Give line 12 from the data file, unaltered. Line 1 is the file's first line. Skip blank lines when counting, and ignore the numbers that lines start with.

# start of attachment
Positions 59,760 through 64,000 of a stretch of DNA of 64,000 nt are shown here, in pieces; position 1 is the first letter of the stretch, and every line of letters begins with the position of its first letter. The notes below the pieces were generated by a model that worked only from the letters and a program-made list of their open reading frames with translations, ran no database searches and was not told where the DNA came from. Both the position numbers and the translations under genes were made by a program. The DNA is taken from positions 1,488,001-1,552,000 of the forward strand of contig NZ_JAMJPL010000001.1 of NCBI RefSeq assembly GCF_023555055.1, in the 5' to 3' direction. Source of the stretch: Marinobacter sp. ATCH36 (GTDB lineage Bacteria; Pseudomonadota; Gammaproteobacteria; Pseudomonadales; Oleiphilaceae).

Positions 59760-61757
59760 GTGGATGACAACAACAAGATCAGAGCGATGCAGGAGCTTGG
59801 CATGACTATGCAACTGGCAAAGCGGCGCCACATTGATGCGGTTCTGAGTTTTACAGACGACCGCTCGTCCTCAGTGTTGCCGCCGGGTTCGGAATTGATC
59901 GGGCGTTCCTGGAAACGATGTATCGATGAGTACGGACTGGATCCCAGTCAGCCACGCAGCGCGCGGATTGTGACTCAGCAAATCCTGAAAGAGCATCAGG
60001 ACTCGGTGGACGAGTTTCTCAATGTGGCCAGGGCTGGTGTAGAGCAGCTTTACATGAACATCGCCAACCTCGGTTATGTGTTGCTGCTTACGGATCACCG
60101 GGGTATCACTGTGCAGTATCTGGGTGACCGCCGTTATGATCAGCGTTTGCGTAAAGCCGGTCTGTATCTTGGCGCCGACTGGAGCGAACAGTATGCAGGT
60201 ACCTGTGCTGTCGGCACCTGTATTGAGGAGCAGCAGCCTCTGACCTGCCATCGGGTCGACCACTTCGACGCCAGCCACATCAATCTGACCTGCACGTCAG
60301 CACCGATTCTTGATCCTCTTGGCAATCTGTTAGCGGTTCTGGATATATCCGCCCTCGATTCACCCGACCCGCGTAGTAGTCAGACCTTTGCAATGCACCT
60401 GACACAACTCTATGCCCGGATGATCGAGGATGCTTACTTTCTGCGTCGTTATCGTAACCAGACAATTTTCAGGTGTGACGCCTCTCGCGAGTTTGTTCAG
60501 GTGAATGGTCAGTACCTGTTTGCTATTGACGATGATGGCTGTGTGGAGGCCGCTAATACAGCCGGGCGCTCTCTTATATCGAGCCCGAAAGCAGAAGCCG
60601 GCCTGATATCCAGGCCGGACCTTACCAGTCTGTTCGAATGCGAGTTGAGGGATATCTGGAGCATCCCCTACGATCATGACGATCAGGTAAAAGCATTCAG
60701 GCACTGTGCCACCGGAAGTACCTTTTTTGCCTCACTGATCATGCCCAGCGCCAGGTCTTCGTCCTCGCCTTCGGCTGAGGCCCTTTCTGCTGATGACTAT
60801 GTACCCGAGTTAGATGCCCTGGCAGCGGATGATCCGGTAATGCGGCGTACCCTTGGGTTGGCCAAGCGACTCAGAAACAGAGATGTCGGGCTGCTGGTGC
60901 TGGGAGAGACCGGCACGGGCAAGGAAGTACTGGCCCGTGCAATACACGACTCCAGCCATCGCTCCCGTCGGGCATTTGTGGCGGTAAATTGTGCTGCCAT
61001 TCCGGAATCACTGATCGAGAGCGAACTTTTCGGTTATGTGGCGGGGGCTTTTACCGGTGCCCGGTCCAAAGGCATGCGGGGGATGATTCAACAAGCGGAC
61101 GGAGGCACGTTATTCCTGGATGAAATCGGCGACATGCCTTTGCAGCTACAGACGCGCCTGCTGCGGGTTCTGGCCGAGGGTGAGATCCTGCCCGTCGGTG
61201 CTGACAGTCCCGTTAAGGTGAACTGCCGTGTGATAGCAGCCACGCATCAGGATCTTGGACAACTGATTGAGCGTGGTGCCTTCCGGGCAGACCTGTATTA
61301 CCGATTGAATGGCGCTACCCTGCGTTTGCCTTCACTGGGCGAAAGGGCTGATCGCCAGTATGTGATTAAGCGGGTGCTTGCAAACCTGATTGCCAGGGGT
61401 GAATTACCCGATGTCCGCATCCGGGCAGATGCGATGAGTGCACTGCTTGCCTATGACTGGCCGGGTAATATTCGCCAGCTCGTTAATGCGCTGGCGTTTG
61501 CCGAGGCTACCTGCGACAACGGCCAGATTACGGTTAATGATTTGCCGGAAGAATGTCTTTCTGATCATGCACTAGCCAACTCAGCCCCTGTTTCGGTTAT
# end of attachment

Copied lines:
60601 GCCTGATATCCAGGCCGGACCTTACCAGTCTGTTCGAATGCGAGTTGAGGGATATCTGGAGCATCCCCTACGATCATGACGATCAGGTAAAAGCATTCAG